A wake up call to Americans, and a catalyst to politicians, before it's too late.
The best science book I've read in a long time, offering a new level of understanding to an innate part of ourselves, and making it seem even more enchanting. This is a must-read for everyone, and I can't wait to see what Kirshenbaum comes out with next.
One of my favourite science books of the last year..a whirlwind tour through an instantly relatable topic, told with warmth, pace, and a perfect balance of accuracy and accessibility.
Sheril Kirshenbaum makes reading about this strange and fascinating practice almost as much fun as doing it.
A unique book full of delightful adianoeta and all manner of insight into human physiology and culture..what an exceptionally thoughtful, cool gift this would make for Valentine's Day.
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Serving Up Science
WEDNESDAYS DURING ALL THINGS CONSIDEREDHOSTED BY SHERIL KIRSHENBAUM, KAREL VEGA
The series ran 2018-2019 and was all about food, where it comes from and how it impacts our health and our planet. History buff, foodie and science writer Sheril Kirshenbaum and co-host Karel Vega explored the science and history of our favorite foods. Serving Up Science was broadcast Wednesdays during All Things Considered on 90.5 FM in mid-Michigan. Start listening to one of Sheril's favorite episodes about The Poison Squad!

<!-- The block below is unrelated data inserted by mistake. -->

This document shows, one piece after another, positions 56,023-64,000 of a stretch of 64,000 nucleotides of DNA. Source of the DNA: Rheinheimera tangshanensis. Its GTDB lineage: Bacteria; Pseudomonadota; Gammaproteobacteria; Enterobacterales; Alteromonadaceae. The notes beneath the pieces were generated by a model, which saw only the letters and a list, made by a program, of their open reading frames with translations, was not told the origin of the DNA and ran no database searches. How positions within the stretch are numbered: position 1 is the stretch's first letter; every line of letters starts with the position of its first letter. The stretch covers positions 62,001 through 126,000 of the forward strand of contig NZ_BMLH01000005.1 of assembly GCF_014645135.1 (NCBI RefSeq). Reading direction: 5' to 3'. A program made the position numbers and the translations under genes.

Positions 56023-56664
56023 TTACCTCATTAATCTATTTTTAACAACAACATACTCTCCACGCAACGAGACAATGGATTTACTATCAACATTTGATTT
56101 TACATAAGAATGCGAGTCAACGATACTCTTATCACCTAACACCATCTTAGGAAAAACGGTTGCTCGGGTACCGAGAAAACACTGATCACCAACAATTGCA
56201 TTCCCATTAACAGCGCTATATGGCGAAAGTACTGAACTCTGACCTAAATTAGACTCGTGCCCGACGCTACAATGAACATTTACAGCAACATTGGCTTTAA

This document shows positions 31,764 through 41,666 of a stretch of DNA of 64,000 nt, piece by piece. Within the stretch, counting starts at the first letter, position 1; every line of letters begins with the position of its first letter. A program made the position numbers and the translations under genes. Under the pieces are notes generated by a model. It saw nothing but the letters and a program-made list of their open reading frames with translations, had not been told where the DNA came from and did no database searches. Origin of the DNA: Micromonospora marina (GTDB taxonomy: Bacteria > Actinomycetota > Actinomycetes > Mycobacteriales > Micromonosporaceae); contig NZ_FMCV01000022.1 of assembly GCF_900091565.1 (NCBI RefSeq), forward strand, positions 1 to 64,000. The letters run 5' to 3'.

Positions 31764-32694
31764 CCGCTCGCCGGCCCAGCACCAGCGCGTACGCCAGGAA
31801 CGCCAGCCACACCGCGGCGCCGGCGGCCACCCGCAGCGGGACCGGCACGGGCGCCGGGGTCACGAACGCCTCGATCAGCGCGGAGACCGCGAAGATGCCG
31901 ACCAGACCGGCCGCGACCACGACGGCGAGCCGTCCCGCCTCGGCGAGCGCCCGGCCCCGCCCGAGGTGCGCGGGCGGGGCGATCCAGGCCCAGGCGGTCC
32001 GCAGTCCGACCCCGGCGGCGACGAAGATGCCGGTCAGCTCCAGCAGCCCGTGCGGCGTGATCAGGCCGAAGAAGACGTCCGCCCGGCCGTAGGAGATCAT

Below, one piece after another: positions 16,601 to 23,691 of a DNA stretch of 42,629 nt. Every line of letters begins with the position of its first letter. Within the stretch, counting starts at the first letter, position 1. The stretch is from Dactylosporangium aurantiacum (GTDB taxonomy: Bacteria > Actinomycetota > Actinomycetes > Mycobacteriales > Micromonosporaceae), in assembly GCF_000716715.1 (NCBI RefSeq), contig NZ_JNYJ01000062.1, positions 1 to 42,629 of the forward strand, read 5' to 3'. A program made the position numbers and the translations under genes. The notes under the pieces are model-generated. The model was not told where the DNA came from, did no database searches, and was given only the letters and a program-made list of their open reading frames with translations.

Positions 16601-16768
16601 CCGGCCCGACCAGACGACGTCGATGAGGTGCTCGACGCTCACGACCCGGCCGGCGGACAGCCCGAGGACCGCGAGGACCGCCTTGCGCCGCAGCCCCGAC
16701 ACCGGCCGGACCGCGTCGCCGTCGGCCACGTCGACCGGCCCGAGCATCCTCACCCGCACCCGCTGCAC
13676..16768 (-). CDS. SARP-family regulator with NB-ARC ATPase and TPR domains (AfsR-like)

Also make sure to check out Serving Up Science on PBS!
A NEW SERIES ON PBS DIGITAL STUDIOSHOSTED BY SHERIL KIRSHENBAUM
Serving Up Science is hosted by history buff, science writer and foodie Sheril Kirshenbaum, who will give you science-backed tips to make your favorite foods even better. Farmed or Wild? Why does cheese stink? Why should meat rest? Explore these questions and more.
Also make sure to check out the Serving Up Science podcast on NPR!
For speaking engagements, professional development workshops and general inquiries, contact me.